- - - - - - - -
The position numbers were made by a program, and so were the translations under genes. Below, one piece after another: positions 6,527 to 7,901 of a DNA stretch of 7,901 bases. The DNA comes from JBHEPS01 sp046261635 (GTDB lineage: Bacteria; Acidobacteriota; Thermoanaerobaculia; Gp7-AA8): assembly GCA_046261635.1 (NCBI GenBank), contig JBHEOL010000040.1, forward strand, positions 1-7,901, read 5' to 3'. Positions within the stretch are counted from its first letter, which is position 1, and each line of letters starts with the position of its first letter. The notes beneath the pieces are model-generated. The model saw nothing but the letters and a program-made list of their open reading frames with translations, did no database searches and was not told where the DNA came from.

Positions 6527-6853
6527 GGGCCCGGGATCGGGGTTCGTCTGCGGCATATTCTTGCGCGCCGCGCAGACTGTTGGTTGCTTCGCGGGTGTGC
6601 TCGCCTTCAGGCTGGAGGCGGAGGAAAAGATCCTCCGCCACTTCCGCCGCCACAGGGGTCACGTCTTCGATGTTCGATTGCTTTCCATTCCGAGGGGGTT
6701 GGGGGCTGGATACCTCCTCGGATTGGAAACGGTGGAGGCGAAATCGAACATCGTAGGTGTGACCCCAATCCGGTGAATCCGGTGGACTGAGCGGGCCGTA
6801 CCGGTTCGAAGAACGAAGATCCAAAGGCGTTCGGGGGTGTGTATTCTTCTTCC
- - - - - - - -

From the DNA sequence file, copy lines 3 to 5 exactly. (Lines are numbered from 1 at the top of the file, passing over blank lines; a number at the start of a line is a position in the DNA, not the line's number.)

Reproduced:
6527 GGGCCCGGGATCGGGGTTCGTCTGCGGCATATTCTTGCGCGCCGCGCAGACTGTTGGTTGCTTCGCGGGTGTGC
6601 TCGCCTTCAGGCTGGAGGCGGAGGAAAAGATCCTCCGCCACTTCCGCCGCCACAGGGGTCACGTCTTCGATGTTCGATTGCTTTCCATTCCGAGGGGGTT
6701 GGGGGCTGGATACCTCCTCGGATTGGAAACGGTGGAGGCGAAATCGAACATCGTAGGTGTGACCCCAATCCGGTGAATCCGGTGGACTGAGCGGGCCGTA